I was just on the verge of my big breakthrough from the leucovorin.I had improved enough by that time,that APS could see I had improved enough to be on my own.My diagnosis with cerebral folate deficiency came five months later.

The point is,the more severely disabled adults that could provide a counter to neurodiversity are locked away from society.Locked away doped up on psychiatric drugs,fed diets full of wheat and cow's milk,and with no chance of getting the right medical care.

Anonymous said...

Autism is now one in 88 according to CDC, Atlanta--and increasing.

The time line of autism reveals toxicity causation not genetics.

Furthermore, the parents of "thalidomide children" were not missing arms and legs. The parents of "autistic children" are not autistic.

The historiography of autism and latest update are all in a book titled: Autism:The Teratogen Fallout by Dr. Olga Graham available from Amazon Books (see reviews) or www.agentorangecanada.com (proceeds towards their cause).

If nothing is done about the causation of autism, the disorder will keep escalating unti it is one in one--then, what will we do?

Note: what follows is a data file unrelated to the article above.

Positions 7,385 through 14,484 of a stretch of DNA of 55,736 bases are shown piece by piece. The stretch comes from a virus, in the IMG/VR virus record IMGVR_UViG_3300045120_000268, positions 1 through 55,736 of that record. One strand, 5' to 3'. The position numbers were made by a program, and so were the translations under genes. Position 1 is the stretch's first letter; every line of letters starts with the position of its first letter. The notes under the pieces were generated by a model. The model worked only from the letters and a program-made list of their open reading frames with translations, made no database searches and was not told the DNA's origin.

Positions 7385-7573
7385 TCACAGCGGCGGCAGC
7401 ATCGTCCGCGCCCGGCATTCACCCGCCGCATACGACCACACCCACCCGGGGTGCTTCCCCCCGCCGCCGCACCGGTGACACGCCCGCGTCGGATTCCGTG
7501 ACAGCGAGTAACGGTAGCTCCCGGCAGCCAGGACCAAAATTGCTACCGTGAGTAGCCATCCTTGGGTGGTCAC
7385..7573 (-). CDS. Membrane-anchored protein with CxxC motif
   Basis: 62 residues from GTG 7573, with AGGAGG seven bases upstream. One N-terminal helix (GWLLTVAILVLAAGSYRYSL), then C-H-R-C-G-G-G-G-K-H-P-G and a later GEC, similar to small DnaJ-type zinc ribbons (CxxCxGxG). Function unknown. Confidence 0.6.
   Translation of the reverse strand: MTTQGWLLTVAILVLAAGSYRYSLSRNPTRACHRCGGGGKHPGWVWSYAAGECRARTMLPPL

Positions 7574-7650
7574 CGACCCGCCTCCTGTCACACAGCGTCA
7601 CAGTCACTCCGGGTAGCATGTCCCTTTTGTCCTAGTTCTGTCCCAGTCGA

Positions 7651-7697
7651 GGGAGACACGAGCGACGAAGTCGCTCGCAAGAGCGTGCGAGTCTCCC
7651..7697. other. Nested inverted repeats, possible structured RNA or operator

Read the book for details, it is well-documented with empirical evidence, photographs and government documents never before published.

Because of neuroplasticity those afflicted with autism can become contributing members of society.

Anonymous said...

I submit that the ND crowd needs to "dig themselves" - they miss the "diversity" concept completely. They are extremely annoying, and in many respects dangerous. On the other hand, I've experienced ND with others - for example, my daughter's peers with Downs Syndrome have an active self-advocacy group - and ND for them is an acknowledgement that everyone is different, but everyone brings something to the table. A group collectively identified as intellectually disabled have more on the ball than the ASD crowd... then again, isn't this misunderstanding consistent with the ASD social dis-connect?